Reflection on our Big Values is an important step to ensure our actions align with our goals. For instance, what makes us put on our scrubs and go to work? We know “helping people” is only part of the answer. We should explore how our work aligns with our Big Values:

  • Reframe negative emotions about a task so that it fits in with the Big Values.
  • Review tasks and determine what can and cannot be outsourced. If something can be outsourced, then delegate appropriately!
  • Decide which tasks need our best efforts, and for which tasks “adequate” work would be acceptable.

Yes, this means that we can’t do everything with all of our effort 100% of the time entirely by ourselves, but we don’t work in vacuums, so we need to prioritize tasks so that we get the most out of them, too. (If you wrote down your own BHAGs during Part 1 [4], take a moment to look at them)

4. Cultivate curiosity to explore our feelings about a task

Sometimes, lack of excitement about a task will keep us from getting things done. Take the time to be curious and explore the task, our feelings, and the outcomes [6]. We should make ourselves curious about the task so that we can be engaged in completing that task.

5. Make temptation inconvenient

Our greatest temptation is to procrastinate by doing little but “useful” things. It’s not really procrastinating if you have folded laundry and an empty inbox, right? (Answer: wrong). To avoid this, we should take drastic action to keep ourselves from getting distracted: turning off our phones, muting our notifications, or disconnecting from WiFi if it isn’t necessary.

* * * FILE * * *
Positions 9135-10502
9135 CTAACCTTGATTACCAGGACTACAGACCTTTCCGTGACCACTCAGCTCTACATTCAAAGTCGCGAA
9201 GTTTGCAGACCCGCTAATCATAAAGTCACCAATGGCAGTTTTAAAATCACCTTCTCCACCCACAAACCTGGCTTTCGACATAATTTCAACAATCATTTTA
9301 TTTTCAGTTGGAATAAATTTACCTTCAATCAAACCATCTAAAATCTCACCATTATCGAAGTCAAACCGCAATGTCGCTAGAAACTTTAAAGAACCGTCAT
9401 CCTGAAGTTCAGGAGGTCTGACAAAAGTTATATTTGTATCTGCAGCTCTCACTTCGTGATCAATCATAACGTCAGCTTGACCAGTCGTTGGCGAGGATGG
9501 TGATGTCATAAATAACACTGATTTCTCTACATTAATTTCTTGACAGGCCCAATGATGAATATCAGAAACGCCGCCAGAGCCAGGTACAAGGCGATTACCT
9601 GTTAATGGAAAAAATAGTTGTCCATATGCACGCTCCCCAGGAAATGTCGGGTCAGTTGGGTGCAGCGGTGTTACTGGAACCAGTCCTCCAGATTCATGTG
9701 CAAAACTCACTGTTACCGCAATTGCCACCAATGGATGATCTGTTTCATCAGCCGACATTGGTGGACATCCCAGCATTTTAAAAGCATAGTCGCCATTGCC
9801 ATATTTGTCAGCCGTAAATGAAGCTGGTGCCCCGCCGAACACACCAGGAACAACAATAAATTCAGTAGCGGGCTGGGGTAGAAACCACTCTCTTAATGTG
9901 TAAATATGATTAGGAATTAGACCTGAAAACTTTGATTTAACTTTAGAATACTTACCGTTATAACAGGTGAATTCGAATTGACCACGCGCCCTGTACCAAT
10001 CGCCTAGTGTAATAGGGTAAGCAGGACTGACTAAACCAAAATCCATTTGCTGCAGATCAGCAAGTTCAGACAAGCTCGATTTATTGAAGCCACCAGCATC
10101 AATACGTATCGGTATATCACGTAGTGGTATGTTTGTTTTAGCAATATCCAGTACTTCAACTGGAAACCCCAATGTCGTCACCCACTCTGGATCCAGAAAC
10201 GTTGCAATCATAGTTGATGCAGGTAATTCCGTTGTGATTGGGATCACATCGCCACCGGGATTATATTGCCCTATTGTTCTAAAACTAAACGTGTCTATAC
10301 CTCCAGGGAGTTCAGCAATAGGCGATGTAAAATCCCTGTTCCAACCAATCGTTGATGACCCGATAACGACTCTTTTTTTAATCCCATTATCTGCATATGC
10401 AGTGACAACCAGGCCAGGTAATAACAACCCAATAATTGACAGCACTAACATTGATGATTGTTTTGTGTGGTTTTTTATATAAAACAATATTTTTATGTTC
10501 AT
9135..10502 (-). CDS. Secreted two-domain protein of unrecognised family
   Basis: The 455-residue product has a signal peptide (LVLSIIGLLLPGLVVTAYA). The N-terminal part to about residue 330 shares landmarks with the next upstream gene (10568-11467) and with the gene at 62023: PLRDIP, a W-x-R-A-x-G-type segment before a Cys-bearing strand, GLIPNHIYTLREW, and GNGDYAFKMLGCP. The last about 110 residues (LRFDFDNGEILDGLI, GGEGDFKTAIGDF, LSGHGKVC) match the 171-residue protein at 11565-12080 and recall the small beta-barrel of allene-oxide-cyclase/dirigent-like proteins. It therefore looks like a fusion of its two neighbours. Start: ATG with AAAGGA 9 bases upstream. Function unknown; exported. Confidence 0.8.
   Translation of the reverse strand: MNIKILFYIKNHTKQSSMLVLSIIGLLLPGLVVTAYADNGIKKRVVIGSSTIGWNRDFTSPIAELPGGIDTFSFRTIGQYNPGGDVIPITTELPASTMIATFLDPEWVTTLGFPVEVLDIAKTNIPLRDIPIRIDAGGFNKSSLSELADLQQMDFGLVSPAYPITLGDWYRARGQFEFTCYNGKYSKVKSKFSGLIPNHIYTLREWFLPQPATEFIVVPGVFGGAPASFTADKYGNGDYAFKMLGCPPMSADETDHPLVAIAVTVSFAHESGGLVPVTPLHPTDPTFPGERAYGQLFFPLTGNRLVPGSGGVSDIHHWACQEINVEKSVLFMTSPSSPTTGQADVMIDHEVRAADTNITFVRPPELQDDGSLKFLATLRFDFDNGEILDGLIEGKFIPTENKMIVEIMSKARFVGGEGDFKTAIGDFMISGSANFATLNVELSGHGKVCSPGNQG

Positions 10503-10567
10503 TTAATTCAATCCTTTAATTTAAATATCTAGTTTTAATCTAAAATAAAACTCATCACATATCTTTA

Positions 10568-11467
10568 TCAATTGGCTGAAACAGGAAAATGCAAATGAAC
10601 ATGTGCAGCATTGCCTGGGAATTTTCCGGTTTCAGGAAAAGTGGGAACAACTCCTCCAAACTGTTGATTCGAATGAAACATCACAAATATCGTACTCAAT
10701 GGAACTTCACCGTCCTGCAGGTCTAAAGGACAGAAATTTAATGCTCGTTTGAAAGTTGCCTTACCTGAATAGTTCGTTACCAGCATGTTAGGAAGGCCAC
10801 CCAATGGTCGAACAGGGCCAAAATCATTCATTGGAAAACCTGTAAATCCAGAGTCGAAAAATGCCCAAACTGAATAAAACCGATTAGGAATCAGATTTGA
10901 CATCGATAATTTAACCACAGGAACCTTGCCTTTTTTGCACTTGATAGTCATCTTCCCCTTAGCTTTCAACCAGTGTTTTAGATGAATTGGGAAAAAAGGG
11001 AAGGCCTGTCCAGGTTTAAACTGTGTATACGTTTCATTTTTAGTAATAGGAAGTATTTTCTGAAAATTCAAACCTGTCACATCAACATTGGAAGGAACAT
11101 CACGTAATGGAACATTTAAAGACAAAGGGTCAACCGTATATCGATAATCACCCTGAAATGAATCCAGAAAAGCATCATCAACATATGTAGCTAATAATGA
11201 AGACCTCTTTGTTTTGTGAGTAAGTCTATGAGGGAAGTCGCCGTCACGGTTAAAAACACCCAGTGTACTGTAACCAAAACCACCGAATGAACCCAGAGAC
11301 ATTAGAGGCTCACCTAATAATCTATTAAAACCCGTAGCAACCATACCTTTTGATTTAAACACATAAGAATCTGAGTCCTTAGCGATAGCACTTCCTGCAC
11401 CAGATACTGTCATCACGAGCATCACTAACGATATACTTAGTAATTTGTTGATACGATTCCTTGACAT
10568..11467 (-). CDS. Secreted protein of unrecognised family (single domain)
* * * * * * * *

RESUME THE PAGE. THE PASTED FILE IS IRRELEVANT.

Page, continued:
6. Figure out the immediate next steps

If the idea of just starting keeps us back, break down a task into smaller more manageable pieces. For example, when revising a manuscript, we know the steps: open the file, re-read the draft. After that is done, make another immediate next step: review previous edits, and read the reviewer comments, and so on. We know how to do all of those things, and none of them are hard! By breaking it down into steps, it makes the task seem less insurmountable and lowers the activation barrier for getting started.

7. Plan to fail

Never failing means under trying (see tip #1, effort is required). At times, we let our imposter syndrome get in the way of achievement. By attributing our success to an external cause, we continue to contribute to our own imposter syndrome [8-11]. To combat this, when we embark on a task, we should use deliberate practice, meaning:

  • Seeking input from outside resources,
  • Having an organized, intentional, and focused practice
  • Staying in the zone of proximal development. In other words, doing something we can do with some supervision and help. This is where we can develop the most growth.
  • Seeking honest/specific feedback
  • Self-regulating [12]

By planning to fail, when things don’t turn out the way that we wanted, we can check that off as something on our to-do list, and get back to working out a more successful strategy. The zone of proximal development [12], that region between our terror and comfort zones, is important here: the discomfort we have with being outside of our comfort zone helps us assess our negative emotions and adapt appropriately. However, this doesn’t mean that it’s not an unsettling place to be in!